The circular, polar orbit of Mars Global Surveyor (MGS) achieved in early 1999 has begun to provide many opportunities to examine features in the martian southern hemisphere at high resolution. One of our favorite examples (thus far) is this picture of a small portion of the floor of Alexey Tolstoy Crater.
The top of the image shows a dark surface that is extremely rough and rocky. The rest of the image shows a brighter, smoother material. It appears that the bright material has been eroded back, exposing the lower, darker surface. The small crater that dominates this picture is only about 850 meters (930 yards) wide and has also been partly exhumed/exposed from beneath the bright, smooth material. Illumination is from the upper left.
Alexey (or Aleksey) Tolstoy Crater, in which the small unnamed crater seen in this picture occurs, was named by the International Astronomical Union in 1982 to honor the Soviet writer who died in 1945. It is one of only a few craters on Mars designated by both the first and last names of the honored person. The Alexey Tolstoy Crater has a diameter of 94 kilometers (58 miles) and is centered at 47.6°S latitude, 234.6°W longitude in eastern Promethei Terra.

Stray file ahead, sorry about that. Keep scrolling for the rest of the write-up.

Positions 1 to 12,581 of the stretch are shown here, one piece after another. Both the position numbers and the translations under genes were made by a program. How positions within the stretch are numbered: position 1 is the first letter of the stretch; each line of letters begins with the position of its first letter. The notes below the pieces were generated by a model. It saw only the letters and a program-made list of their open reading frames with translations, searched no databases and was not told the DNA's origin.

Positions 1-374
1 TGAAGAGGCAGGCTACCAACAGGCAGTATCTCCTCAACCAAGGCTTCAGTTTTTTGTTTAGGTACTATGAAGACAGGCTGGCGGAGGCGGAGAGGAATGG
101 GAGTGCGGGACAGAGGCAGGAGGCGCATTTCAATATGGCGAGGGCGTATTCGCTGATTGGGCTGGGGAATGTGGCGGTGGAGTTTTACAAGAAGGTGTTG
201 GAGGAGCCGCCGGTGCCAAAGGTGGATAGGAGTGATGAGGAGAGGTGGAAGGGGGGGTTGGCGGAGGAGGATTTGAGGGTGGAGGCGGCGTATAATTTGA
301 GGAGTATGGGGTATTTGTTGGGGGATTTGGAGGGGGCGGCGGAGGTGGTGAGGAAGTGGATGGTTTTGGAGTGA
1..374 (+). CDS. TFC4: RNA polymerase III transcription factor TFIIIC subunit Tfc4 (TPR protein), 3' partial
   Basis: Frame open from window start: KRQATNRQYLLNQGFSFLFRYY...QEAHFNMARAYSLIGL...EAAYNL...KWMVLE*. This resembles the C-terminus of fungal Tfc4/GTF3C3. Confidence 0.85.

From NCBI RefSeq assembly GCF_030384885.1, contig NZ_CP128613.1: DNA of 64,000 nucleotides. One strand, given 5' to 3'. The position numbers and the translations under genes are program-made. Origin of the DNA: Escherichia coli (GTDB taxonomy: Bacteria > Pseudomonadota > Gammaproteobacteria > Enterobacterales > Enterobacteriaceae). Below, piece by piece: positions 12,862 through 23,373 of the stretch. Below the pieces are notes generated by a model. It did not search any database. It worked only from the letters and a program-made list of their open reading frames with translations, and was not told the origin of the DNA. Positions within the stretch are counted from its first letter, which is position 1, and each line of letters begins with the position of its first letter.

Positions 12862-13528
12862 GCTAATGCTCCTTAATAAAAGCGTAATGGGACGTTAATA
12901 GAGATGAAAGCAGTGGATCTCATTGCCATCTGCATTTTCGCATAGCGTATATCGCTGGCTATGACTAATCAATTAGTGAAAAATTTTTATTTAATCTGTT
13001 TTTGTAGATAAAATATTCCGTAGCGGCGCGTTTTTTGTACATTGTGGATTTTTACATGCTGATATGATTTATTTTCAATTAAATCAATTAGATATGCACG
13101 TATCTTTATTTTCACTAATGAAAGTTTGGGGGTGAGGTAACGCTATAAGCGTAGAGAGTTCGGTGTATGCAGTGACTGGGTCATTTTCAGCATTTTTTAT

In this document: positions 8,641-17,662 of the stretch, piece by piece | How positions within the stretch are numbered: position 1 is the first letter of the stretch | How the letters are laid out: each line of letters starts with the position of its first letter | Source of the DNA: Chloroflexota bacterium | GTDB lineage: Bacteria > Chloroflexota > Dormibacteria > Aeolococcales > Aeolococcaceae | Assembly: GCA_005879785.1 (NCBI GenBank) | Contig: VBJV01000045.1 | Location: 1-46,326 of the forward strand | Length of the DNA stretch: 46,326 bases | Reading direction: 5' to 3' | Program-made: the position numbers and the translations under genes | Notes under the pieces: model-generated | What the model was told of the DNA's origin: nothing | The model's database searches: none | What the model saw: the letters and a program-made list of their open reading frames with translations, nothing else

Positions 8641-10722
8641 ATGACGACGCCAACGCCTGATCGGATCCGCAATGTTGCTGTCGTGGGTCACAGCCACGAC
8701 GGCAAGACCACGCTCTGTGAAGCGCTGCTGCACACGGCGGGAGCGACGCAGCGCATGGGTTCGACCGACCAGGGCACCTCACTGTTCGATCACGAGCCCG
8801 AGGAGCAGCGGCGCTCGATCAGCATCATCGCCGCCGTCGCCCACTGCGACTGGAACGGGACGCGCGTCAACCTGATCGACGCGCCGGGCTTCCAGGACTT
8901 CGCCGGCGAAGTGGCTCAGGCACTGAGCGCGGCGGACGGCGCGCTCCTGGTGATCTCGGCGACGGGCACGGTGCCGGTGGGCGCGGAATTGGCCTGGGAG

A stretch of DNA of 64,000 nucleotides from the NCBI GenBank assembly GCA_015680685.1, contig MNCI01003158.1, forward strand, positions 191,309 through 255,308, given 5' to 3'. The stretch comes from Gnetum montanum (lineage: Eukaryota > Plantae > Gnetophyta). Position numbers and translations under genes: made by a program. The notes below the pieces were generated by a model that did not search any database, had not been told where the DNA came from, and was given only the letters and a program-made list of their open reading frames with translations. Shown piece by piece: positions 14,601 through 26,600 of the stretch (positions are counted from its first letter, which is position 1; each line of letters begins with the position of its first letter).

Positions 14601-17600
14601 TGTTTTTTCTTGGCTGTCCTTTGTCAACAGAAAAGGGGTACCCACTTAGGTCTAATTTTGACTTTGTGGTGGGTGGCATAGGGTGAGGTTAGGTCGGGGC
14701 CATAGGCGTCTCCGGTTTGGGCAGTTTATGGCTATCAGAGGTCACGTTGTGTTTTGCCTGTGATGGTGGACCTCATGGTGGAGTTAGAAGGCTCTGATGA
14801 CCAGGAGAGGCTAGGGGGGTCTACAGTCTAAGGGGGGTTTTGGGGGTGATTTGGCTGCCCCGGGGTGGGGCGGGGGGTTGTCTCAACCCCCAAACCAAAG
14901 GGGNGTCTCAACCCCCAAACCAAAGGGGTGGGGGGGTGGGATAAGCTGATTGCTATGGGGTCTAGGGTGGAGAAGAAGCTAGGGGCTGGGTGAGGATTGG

Malin Space Science Systems and the California Institute of Technology built the MOC using spare hardware from the Mars Observer mission. MSSS operates the camera from its facilities in San Diego, CA. The Jet Propulsion Laboratory's Mars Surveyor Operations Project operates the Mars Global Surveyor spacecraft with its industrial partner, Lockheed Martin Astronautics, from facilities in Pasadena, CA and Denver, CO.